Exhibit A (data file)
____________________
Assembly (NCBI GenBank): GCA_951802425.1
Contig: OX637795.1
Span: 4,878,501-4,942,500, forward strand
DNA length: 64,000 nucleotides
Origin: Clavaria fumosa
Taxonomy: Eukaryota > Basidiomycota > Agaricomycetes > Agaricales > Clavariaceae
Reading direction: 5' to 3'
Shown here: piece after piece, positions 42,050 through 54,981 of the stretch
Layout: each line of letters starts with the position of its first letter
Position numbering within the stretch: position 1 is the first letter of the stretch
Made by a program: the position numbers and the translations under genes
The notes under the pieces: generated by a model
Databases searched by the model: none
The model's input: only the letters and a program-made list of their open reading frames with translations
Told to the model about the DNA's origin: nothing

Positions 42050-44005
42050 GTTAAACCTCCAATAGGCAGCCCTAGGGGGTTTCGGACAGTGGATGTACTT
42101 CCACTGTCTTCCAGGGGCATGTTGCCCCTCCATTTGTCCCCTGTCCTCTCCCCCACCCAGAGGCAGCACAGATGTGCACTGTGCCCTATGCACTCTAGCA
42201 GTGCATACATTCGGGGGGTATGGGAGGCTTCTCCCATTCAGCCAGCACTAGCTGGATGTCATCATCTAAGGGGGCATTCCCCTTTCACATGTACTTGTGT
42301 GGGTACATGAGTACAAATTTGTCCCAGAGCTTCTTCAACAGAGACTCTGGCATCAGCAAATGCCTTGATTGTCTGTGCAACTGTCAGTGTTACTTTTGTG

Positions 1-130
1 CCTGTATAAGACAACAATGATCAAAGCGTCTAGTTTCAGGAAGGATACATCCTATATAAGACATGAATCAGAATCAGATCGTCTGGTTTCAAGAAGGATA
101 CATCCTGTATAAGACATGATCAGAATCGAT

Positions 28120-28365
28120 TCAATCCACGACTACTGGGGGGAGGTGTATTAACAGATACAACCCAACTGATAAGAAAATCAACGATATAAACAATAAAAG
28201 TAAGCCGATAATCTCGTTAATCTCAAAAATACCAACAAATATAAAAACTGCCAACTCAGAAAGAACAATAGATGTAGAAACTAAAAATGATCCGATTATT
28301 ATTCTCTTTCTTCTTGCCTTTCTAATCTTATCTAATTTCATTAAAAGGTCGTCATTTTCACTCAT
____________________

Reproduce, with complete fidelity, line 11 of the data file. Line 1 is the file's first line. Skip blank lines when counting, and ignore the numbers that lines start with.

Made by a program: the position numbers and the translations under genes